Sharks regain control of series

Updated: May 17, 2004, 12:32 PM ET
By Ray Ratto | Special to ESPN.com

CALGARY, Alberta -- The overwhelming sense oozing out of the Saddledome on Sunday evening was that the Calgary Flames had finally and essentially shot their bolt.

Can Ville Nieminen and the Flames get out from under the Sharks' dominance in Game 5?
Then again, that could have been the bratwurst talking.

It could also be the short attention spans of playoff series talking. After all, four days ago, the San Jose Sharks were the ones that had been de-bolted, and were heading off to Alberta for a quick spin through the Calgary abattoir.

Meat, after all, is a big deal here.

But now Game 5 is upon us, and the Sharks have regained serve big-time.

Game 3 was instructive, essentially a 1-0 game made to look like 3-0 for accounting purposes, and with all sorts of delicious late-game antisocial behaviors to distract the rubes from the hidden truth -- that Calgary had lost its edge and was now going to have to play with the casino's deck after all.

Game 4, though, was the proof: An even first period, followed by a compendium of all the things that made the Sharks the Sharks.

Good goaltending from Evgeni Nabokov and superb defense in front of him. A break here, a power-play goal there, and suddenly the Flames looked like, well, like the Flames of 2003, and I think we all know how that plays here in the prairies.

Indeed, the killing moment came less than a minute after Calgary tied Sunday's game at one, when Flames goalie Miikka Kiprusoff and defenseman Robin Regehr, who had been having a superb series, crossed each other up with a puck lying at the side of the net next to them.

San Jose's Jonathan Cheechoo, who is coming perilously close to getting bored with all the questions about his family back in Moose Factory, Ontario, swept by, collected the puck and slipped it into the open net to return the lead to the Sharks and turn the game into a festival of bad temper, bad penalties and bad news for the Flames.

Calgary, once the redemptorist of the Canadian hockey tradition, is now staring into the face of some vicious history. True, the home team has yet to win in this series, which is not that unusual after four games of a best-of-seven series -- it's happened, after all, 17 times total, and 12 times in the last 11 years, including this one.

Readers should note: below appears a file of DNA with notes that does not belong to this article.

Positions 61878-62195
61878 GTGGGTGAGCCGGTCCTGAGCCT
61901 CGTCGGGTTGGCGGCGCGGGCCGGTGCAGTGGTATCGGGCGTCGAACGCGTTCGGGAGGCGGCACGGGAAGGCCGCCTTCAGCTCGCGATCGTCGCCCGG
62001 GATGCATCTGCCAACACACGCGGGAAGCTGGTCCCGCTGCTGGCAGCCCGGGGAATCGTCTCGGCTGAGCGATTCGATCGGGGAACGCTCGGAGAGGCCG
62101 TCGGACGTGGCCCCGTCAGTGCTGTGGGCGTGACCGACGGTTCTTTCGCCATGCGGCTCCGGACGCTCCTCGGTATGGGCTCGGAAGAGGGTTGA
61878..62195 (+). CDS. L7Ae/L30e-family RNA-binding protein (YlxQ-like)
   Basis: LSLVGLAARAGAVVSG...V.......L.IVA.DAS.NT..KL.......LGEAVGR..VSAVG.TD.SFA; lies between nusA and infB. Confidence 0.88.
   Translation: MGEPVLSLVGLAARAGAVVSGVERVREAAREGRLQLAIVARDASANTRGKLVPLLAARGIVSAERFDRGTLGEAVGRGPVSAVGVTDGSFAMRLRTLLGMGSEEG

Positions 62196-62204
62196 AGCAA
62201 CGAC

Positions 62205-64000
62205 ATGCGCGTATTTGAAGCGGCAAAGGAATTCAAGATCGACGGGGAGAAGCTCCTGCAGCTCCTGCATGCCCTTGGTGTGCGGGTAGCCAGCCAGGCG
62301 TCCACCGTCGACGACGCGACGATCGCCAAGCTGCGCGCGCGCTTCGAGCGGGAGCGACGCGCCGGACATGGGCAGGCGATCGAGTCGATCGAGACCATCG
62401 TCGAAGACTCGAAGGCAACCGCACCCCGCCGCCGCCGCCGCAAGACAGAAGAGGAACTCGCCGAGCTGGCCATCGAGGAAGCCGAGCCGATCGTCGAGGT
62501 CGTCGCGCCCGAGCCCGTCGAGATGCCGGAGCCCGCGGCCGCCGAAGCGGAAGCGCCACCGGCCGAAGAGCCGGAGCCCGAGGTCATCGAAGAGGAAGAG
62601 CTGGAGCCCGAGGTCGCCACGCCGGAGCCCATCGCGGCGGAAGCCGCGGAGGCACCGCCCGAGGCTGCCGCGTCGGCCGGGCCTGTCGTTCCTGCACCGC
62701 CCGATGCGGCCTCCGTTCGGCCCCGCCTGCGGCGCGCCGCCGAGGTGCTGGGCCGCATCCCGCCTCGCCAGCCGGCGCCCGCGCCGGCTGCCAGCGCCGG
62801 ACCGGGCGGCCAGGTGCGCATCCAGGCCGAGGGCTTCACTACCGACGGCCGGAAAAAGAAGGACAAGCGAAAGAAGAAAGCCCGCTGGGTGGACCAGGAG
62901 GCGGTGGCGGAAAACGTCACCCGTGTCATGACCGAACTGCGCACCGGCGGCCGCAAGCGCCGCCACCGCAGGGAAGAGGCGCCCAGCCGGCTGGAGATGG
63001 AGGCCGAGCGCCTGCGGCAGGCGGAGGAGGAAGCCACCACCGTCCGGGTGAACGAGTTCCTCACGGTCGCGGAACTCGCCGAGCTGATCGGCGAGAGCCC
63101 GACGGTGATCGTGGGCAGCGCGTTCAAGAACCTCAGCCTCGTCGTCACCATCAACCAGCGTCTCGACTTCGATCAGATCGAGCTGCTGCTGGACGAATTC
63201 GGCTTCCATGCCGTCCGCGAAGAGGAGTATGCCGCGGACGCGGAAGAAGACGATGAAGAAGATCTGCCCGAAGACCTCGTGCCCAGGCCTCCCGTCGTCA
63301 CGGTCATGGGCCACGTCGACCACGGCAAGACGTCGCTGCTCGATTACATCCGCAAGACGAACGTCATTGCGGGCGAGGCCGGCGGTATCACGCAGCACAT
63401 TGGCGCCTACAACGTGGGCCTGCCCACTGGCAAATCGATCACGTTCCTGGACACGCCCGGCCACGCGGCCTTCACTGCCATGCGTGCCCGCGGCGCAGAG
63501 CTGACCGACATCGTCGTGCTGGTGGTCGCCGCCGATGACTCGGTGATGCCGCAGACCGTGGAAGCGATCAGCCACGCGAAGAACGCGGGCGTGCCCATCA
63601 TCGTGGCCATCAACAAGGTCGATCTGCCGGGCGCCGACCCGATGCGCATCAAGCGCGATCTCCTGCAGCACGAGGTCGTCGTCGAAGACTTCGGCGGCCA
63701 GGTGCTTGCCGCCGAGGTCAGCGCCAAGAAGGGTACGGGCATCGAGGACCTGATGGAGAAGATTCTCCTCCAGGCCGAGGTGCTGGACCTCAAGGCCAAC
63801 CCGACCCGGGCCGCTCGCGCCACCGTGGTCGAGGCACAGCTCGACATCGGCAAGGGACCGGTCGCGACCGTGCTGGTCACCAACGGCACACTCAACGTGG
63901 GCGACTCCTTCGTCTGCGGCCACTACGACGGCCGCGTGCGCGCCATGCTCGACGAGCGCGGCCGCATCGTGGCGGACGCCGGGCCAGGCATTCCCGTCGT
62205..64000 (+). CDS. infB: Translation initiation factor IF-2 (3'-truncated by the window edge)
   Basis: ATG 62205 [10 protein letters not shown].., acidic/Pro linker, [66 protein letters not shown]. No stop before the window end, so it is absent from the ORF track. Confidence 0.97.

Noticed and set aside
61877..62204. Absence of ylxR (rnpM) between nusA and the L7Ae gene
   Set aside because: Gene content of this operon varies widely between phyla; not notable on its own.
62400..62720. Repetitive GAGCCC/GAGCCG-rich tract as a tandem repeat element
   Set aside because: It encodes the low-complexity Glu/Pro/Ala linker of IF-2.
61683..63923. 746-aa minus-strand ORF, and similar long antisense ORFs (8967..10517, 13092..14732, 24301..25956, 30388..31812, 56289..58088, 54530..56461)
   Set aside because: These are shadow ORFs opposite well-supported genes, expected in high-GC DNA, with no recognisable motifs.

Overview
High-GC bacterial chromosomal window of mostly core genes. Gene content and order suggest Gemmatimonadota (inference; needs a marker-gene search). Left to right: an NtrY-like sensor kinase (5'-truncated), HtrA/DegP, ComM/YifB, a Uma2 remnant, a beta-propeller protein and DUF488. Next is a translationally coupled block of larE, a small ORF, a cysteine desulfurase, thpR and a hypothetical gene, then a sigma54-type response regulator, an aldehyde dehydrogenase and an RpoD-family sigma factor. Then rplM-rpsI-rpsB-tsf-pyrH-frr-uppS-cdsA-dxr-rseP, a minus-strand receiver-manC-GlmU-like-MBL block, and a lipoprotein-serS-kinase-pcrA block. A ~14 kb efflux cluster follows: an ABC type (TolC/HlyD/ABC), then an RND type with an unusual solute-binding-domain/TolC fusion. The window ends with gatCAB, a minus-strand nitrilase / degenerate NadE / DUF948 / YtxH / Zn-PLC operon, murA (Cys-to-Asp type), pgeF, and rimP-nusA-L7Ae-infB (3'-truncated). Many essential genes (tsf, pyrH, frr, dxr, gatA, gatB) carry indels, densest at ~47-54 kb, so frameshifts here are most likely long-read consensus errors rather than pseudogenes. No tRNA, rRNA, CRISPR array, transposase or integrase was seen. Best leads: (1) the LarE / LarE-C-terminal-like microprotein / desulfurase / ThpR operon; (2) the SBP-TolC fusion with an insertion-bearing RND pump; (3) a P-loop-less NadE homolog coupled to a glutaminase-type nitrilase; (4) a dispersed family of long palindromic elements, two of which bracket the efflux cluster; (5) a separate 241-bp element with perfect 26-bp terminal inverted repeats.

But the road team in such situations has only won Game 5 one of those 17 times, in 1995 (New Jersey over Philadelphia), and the winner of Game 5 has won the series 13 of the previous 16 times.

If you follow that sort of thing.

If you don't, there is still Calgary's ethereal power play, which has only a cheap 5-on-3 goal from Chris Simon 39.7 seconds from the end Sunday, to show for numerous chances in this series, and even in these playoffs.

And there is that sense that long-time hockey people say they get right about now, that they know when a series has been fully explained for the benefit of all, and those in the halls at the bottom of the Saddledome on Sunday night all agreed that Calgary was finally and hopelessly bolt-less.

This comes in radical opposition to the Tampa Bay-Philadelphia series, in which the teams have exchanged wins and really are about even right now. At least nobody there is yammering on about who's got control of whom.

Here, though, the feeling is all Sharks, all the time, because that's how it played out in the final two periods Sunday. San Jose played, and Calgary got frustrated. And the more the one happened, the more the other followed, until the final few seconds were just a classic pig-pile of shinny jurisprudence, all the way down to Simon and San Jose's Scott Thornton sent to their respective rooms for what can only be called the anticipation of impure thoughts.

Now it could be that, like Tampa-Philly, two games apiece in this series means two games apiece in this series. But nobody is seeing it that way, save perhaps Darryl Sutter, his night-shift workers, Don Cherry and all of Canada. The series still must play itself out, if only because of television obligations.

But the Flames have a lot of minds to unmake Monday night, a lot of history to shred, and a lot of cracks to re-spackle in not very much time. They may not do it -- in fact, the betting is that they won't -- but it will be a thigh-slapping, commode-hugging good time watching them try.

Ray Ratto is a columnist with the San Francisco Chronicle and a regular contributor to ESPN.com.

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